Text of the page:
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Conference cancels panel on biological sex in human skeletons over transphobia fears: Commits a 'cardinal sin'

American Anthropological Association and The Canadian Anthropology Society canceled an event on the importance of studying biological sex so as not to offend the transgender community.

EXCLUSIVE – Anthropologists from the largest associations of anthropologists in the world canceled an event discussing the importance of biological sex in the context of studying the human skeleton while citing "transphobia" as the reason for the panel being cut. 

The American Anthropological Association (AAA) and The Canadian Anthropology Society (CASCA) were skewered for walking back their approval for a panel event at its 2023 conference discussing biological sex. The AAA and CASCA said that it was now tightening its review process to ensure such an event wouldn't recur in the future. 

The event in question discussed "Sex identification whether an individual was male or female – using the skeleton is one of the most fundamental components in bioarchaeology and forensic anthropology." 

One of the speakers who was slated to attend, Elizabeth Weiss, an anthropology professor at San José State University, said in an interview with FOX News Digital that the field has been nose-diving into an "off the rails" agenda, with activists pushing for some facts to be replaced with feelings. As anthropologists have developed more precise metrics to determine the sex of the human skeleton they study in the field, the more they get attacked for knowing and being able to determine those differences, she said. 


"So just as we are getting better and better at identifying what is male and what is a female and the skeletal record, we are getting more and more attacked for knowing how to do this," she said in an interview with FOX News Digital. "Truth is not necessarily considered an objective goal and the victims' narrative is more important than facts. Who tells the story is more important than the data, which we obviously know is not true." 

The letter announcing the session being canceled said, "Dear Panelists, We write to inform you that at the request of numerous members the respective executive boards of AAA and CASCA reviewed the panel submission ‘Why biological sex remains a necessary analytic category in anthropology’ and reached a decision to remove the session."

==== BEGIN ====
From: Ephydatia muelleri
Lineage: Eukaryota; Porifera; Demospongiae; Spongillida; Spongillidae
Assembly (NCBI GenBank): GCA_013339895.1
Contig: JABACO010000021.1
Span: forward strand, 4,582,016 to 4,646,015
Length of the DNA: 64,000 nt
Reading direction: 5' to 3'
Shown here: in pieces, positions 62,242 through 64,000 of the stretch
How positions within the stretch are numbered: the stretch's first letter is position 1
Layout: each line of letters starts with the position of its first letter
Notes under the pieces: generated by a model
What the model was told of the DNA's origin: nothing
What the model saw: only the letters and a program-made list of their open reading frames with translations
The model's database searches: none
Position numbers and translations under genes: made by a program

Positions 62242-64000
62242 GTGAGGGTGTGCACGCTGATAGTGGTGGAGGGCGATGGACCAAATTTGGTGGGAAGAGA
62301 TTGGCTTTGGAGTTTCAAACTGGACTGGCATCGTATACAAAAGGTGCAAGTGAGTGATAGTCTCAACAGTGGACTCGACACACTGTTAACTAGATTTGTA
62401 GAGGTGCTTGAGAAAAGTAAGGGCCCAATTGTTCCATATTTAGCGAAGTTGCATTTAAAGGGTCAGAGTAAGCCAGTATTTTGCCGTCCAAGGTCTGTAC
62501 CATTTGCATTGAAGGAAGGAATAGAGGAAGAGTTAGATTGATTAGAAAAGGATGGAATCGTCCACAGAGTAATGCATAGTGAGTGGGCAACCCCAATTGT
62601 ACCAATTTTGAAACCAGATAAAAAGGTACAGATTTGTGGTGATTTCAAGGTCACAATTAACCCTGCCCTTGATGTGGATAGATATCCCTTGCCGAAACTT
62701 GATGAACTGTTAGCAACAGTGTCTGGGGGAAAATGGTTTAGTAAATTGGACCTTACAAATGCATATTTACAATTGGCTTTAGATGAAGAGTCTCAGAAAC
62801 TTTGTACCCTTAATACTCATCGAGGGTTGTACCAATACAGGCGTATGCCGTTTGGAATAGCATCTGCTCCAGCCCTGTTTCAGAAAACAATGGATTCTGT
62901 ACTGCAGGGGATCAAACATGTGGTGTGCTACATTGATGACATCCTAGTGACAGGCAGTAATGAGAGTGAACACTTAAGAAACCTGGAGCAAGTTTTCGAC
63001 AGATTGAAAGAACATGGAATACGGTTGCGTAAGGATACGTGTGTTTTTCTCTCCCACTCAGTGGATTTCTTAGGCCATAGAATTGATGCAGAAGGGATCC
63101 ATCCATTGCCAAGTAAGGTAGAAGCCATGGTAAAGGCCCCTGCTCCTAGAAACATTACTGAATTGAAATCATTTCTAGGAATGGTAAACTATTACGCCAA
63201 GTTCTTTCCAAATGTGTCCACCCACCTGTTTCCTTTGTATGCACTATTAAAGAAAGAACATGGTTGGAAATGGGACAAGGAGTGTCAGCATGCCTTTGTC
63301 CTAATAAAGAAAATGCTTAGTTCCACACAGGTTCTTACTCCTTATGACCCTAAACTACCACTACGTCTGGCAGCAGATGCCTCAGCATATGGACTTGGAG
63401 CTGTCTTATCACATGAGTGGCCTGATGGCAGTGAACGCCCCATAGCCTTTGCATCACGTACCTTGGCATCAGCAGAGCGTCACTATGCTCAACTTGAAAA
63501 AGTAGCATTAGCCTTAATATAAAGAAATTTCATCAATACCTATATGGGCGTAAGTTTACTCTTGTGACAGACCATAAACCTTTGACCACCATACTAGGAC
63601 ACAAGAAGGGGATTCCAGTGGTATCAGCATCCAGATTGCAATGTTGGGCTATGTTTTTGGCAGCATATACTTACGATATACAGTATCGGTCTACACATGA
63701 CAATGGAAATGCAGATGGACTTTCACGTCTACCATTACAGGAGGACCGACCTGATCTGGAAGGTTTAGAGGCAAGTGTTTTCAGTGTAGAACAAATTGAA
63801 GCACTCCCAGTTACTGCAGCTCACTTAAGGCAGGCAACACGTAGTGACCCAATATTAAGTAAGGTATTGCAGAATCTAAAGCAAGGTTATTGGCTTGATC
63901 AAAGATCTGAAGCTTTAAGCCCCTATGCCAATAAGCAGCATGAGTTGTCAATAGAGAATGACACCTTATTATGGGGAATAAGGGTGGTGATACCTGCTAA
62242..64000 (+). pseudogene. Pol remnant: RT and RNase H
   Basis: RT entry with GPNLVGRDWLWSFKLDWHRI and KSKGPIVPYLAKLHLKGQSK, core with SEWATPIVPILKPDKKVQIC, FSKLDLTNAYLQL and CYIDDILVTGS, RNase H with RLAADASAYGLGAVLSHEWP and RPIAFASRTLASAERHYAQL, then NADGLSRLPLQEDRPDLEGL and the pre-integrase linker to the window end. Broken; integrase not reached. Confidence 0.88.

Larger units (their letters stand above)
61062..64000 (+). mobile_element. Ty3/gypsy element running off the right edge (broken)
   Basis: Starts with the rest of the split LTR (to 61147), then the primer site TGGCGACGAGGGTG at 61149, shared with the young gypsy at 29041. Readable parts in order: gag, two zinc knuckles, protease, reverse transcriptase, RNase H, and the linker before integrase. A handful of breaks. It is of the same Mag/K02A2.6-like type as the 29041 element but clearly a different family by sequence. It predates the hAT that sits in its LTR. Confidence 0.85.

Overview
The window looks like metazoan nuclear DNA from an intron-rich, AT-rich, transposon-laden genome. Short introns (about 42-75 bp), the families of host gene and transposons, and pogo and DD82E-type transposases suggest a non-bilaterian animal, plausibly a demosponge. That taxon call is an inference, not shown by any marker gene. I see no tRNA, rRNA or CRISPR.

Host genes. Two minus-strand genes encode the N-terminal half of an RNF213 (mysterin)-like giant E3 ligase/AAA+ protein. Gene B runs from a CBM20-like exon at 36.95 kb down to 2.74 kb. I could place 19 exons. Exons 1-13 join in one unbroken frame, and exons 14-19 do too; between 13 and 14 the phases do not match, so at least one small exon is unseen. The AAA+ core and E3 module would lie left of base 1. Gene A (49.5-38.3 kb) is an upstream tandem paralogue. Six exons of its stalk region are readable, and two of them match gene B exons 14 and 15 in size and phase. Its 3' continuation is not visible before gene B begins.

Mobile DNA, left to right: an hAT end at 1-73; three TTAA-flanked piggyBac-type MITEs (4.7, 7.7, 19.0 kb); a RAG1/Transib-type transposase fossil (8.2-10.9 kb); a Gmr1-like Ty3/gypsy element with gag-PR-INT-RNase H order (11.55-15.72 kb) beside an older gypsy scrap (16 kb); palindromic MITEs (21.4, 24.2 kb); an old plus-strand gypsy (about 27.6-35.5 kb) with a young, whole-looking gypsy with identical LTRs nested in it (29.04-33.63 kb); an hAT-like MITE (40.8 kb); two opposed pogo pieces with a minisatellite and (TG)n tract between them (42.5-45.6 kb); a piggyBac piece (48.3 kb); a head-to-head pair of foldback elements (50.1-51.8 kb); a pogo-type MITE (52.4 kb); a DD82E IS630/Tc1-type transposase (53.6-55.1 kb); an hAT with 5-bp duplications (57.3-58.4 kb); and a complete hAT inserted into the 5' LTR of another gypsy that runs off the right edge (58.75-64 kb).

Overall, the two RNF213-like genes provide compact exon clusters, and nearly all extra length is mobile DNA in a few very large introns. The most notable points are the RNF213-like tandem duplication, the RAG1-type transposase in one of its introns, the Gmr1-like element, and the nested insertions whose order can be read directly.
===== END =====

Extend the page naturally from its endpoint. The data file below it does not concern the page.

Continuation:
It was written by the president of the AAA Ramona Pérez and the president of CASCA Monica Heller.


In response, the anthropologists who were slated to speak at the event wrote a letter calling the decision to remove the session from the conference an "anti-science response." 

"Your suggestion that our panel would somehow compromise 'the scientific integrity of the program' seems to us particularly egregious, as the decision to anathematize our panel looks very much like an anti-science response to a politicized lobbying campaign," they wrote. "Anthropologists around the world will quite rightly find chilling this declaration of war on dissent and on scholarly controversy. It is a profound betrayal of the AAA’s principle of 'advancing human understanding and applying this understanding to the world’s most pressing problems.'"


FOX News Digital contacted the heads of the AAA and CASCA. The AAA released a comment to FOX which said, "There is no place for transphobia in anthropology."

It went on to claim that the science of biological sex was not settled and that sex was not binary. 

"The session was rejected because it [was] framed in ways that do harm to vulnerable members of our community. It commits one of the cardinal sins of scholarship—it assumes the truth of the proposition that it sets out to prove, namely, that sex and gender are simplistically binary, and that this is a fact with meaningful implications for the discipline," the AAA told FOX News Digital. 

It further said that anthropologists should not strive to identify sex conclusively and that such determinations were merely an "estimation." 

"Around the world and throughout human history, there have always been people whose gender roles do not align neatly with their reproductive anatomy. There is no single biological standard by which all humans can be reliably sorted into a binary male/female sex classification," the AAA continued. 

The AAA went on to compare "gender critical" scholarship to "race science" of the late 19th and early 20th centuries."

Weiss said activists want to push their agenda in the field of anthropology. 

"I also think that the increase in the trans what I would say ‘social contagion’ has led to activists in the field… So they're not really interested in understanding… how a tribe in the rainforest of Brazil lived. They want to push their agenda onto those narratives to make it more seem more normal," Weiss said.

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